Oh, There’s a Trail Here. Or, How I Found the Sidney Peaks Trail.
The Sidney Peaks Trail was something I stumbled across in my quest to hike in the mountains. I had been itching to explore the high mountain meadows around Brian Head Peak for the past week since Tom took me on a tour of the Cedar Mountains; so I decided to head in the direction. Not only are the meadows themselves just beautiful, but it’s the highest area in the Cedar section of Dixie National Forest which translated in my brain to “most-mountainy.”
Although it was a sunny and warm morning at the base of the mountains, once I drove up a couple thousand feet the cloud cover intensified and the wind picked up quite a bit. I randomly chose to park at the pull off halfway up Brian Head and we began walking up and across a exposed hill in search of conifer-lined meadows. This particular area of the forest has been hit very hard by the spruce bark beetle, leaving piles of dead wood and many of the standing trees as gray skeletons, yet I found a beauty in the lifeless spruce and yellowing, sub-alpine meadows. But more than anything I loved the freedom of striding up hills and across the flats in the open spaces.
We hadn’t gone far when I sensed an opportunity for a vista and so turned towards what turned out to be an overlook over Dark Hollow. Walking to the rim I crossed a single track which, after exploring the rim, we decided to follow as it paralleled the contour of the ridge. I had been on sheep lookout since we started our walk, but the freshest evidence was probably a week old and so we continued on, reassured that Abby wouldn’t have the opportunity to become a volunteer shepherd…. By which I mean she wouldn’t interfere with any of the flocks who have grazing rights in the national forest.
Oddly enough the footpath we were on seemed to become more defined as we walked leading me to suspect this was a legitimate trail; not long I began to think we were on a trail, we arrived at an exceptionally-well marked junction that informed me that we had been on the Marathon Trail. Straight ahead was the Sidney Peaks Trail, and, as the name included the word “peak,” I chose that one.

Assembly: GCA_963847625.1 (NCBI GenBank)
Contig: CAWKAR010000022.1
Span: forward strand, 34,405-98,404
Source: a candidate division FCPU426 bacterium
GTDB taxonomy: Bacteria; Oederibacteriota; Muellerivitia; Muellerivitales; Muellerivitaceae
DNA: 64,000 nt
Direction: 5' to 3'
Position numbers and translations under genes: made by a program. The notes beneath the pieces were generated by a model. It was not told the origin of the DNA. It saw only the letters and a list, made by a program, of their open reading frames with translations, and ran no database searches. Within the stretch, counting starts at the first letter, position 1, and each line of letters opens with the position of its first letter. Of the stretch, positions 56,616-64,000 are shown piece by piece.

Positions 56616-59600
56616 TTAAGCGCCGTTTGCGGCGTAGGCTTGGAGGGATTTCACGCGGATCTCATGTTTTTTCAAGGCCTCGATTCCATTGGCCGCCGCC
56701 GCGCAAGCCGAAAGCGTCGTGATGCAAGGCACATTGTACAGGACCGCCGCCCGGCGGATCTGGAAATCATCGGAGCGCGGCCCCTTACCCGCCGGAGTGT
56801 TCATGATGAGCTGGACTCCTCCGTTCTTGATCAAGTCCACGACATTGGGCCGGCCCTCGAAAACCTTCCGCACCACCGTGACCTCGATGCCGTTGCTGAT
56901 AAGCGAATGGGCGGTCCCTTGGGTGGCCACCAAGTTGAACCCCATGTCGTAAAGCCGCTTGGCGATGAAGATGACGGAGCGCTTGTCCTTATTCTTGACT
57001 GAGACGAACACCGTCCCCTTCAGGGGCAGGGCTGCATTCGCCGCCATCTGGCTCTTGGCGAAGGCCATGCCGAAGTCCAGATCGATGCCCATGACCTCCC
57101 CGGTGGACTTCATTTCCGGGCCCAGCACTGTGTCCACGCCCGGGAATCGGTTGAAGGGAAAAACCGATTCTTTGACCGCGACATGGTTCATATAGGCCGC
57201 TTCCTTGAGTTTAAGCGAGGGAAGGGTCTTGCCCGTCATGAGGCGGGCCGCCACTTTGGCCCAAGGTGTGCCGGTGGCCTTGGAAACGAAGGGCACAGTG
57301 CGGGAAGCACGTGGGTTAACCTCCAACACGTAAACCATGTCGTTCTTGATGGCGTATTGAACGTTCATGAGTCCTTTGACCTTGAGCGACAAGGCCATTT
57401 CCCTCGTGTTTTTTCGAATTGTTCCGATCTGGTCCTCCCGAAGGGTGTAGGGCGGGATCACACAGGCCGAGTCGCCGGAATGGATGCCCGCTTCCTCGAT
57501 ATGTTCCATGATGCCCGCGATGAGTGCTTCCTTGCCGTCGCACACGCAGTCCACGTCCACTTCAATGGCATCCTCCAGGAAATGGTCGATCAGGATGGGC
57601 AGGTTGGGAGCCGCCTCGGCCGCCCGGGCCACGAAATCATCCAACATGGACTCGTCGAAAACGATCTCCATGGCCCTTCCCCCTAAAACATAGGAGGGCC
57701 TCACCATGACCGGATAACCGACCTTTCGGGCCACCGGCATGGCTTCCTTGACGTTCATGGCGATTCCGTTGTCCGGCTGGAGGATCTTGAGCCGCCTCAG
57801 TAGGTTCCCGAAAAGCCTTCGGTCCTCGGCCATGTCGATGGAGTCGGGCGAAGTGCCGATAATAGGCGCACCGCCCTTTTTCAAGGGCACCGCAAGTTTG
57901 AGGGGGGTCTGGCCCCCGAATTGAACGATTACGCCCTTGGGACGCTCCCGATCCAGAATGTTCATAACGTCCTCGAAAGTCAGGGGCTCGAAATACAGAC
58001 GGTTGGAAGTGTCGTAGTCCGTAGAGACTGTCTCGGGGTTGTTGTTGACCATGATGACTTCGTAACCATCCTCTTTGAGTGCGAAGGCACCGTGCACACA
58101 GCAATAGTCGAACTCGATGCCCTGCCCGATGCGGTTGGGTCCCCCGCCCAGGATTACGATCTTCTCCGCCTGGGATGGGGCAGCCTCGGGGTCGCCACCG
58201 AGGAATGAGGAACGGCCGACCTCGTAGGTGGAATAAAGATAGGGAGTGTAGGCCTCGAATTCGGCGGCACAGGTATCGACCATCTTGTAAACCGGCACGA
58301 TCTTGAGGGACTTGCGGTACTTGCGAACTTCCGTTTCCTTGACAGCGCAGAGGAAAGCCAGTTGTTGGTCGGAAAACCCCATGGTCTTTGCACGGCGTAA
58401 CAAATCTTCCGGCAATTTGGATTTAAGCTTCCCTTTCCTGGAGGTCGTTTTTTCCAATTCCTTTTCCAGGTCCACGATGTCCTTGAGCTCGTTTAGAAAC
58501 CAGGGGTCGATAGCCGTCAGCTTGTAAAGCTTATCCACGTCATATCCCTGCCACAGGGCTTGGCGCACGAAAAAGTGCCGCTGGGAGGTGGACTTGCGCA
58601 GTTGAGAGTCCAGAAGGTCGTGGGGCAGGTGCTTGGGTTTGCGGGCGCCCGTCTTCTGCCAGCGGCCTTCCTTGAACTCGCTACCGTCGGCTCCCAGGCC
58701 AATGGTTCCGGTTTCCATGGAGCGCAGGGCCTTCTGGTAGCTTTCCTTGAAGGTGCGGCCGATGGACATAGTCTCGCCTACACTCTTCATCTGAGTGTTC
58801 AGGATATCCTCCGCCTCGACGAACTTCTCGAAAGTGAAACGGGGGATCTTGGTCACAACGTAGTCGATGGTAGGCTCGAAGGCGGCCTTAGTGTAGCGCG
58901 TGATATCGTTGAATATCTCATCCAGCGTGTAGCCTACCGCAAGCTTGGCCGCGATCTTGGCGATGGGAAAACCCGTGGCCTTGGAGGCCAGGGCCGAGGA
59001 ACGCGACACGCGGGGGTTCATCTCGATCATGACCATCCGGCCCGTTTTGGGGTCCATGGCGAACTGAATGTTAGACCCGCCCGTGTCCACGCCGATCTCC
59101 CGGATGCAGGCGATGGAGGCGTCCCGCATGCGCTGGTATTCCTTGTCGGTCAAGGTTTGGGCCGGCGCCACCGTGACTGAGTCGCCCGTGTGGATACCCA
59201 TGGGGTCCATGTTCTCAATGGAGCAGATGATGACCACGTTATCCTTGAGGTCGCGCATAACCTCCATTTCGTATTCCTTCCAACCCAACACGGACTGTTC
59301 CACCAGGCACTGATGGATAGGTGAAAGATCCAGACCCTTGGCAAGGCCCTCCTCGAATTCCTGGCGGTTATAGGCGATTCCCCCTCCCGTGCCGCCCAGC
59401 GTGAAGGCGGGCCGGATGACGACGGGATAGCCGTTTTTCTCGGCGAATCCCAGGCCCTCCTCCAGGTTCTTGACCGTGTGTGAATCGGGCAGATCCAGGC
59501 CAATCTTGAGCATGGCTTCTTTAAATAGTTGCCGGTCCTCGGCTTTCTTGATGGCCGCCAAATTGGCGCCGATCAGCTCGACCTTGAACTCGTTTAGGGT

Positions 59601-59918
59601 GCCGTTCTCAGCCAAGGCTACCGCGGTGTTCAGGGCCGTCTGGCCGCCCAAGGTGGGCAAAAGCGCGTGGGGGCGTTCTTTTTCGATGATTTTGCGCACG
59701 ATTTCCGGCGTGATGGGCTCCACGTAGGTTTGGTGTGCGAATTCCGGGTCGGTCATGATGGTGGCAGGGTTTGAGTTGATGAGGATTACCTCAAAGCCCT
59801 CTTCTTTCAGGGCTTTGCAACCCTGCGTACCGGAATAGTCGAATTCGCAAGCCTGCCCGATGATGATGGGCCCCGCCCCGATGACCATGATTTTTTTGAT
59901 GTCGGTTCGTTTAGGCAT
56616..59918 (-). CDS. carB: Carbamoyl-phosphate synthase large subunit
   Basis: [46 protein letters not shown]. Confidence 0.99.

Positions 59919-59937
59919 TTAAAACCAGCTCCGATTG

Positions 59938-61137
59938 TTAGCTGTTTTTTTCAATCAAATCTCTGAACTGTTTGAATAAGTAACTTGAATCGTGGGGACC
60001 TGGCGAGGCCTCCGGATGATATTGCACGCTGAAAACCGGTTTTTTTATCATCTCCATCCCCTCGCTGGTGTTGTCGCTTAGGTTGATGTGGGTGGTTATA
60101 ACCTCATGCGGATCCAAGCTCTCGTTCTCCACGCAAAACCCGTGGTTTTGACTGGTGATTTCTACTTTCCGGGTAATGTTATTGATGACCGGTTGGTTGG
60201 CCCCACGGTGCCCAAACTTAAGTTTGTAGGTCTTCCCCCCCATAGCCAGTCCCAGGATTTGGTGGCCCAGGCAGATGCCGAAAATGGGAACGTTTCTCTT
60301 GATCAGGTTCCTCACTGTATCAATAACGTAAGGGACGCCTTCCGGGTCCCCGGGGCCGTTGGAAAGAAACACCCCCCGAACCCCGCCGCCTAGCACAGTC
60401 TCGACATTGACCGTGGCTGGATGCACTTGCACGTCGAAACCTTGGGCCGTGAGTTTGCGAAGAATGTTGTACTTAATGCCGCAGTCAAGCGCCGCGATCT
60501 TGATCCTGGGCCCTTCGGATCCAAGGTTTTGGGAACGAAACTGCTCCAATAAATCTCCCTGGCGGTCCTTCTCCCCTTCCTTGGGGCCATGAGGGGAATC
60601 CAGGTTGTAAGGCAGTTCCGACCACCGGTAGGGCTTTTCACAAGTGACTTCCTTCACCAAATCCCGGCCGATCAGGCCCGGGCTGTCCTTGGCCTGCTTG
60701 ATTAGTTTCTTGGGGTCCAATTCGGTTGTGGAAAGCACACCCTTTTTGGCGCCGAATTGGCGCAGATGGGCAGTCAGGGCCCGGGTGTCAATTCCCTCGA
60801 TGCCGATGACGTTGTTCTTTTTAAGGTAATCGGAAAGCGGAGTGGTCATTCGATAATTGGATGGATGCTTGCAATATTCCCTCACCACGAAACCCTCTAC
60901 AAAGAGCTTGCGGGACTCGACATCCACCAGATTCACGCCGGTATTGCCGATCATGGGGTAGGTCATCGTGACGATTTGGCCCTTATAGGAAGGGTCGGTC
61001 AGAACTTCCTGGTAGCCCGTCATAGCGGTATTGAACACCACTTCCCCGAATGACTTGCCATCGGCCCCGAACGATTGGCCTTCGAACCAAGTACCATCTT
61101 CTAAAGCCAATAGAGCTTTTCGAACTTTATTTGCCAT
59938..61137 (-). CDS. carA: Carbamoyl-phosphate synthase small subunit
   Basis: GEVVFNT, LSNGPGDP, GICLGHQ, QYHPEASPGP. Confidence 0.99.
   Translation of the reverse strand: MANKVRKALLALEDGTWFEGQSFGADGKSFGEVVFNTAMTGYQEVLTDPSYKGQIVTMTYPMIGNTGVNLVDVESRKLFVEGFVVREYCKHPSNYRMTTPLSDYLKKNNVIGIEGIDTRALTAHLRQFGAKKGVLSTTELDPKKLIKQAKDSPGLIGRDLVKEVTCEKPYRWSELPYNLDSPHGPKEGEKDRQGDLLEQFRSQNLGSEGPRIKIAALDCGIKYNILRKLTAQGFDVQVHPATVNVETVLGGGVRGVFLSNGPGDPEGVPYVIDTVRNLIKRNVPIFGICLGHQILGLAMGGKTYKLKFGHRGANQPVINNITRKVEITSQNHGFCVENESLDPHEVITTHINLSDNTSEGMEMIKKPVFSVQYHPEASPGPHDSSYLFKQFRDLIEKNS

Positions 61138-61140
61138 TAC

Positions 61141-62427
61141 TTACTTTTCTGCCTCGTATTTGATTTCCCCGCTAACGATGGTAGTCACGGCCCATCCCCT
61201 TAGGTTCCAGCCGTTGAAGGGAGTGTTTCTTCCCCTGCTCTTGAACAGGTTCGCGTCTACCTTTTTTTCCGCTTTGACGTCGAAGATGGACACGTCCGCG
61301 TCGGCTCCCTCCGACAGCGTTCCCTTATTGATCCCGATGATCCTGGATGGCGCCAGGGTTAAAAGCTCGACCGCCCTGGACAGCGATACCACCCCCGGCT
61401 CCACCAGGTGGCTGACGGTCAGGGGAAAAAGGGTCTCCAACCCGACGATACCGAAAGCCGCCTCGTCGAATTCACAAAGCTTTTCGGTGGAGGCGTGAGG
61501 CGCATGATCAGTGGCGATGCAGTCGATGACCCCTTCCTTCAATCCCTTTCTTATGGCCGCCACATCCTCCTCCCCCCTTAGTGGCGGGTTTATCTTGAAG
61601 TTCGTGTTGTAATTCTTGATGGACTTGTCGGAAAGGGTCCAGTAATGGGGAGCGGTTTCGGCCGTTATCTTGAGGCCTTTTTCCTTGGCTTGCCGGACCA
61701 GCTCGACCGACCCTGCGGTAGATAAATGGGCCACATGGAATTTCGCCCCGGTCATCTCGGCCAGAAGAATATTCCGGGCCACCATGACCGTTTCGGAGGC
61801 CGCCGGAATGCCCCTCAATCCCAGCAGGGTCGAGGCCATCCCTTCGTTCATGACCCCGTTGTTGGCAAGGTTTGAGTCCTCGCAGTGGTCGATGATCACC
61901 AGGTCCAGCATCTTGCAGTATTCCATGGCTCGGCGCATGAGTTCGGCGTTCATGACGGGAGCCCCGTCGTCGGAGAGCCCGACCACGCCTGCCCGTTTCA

The Peaks trail continued through a series of meadows, winding it’s way around the base of the numerous old volcanic cinder cones, between which were the occasional shallow hollow filled with spruce. The amount of open space was staggering and without another person for miles, I felt so incredibly peaceful, just me and the dog and the wind alone at 11,000 feet. Peaceful until, that is, we spotted a sheep. For whatever reason not only was Abby within arm’s reach at the time, but we both spotted it simultaneously, which allowed me to grab her collar and get us turned around. This sheep however started shrieking, alerting his flock in the valley below us, and proceeded to stalk us as we started our return back to the trailhead. His brazenness would have been quite amusing if Abby hadn’t been so intent on attempting to run over and start herding.
After rounding one of the peaks the sheep gave up chase and we continued in peace back to the car, making a mental note to finish this beautiful trail before the flocks arrive on the mountain next spring. Because our hike had been cut shorter than either of us felt like walking that day we drove to the other side of Brain Head Peak to wander amongst the turning aspens. At nearly 10,000 feet, these are some of the highest stands around and were thus some of the first to color up. Many had just turned yellow, but there were quite a few that had already progressed to a blazing orange color. Perhaps this side of the mountain receives more rain too because in addition to the bright yellow and orange leaves were greener meadows. Together, it made for a spectacular sight.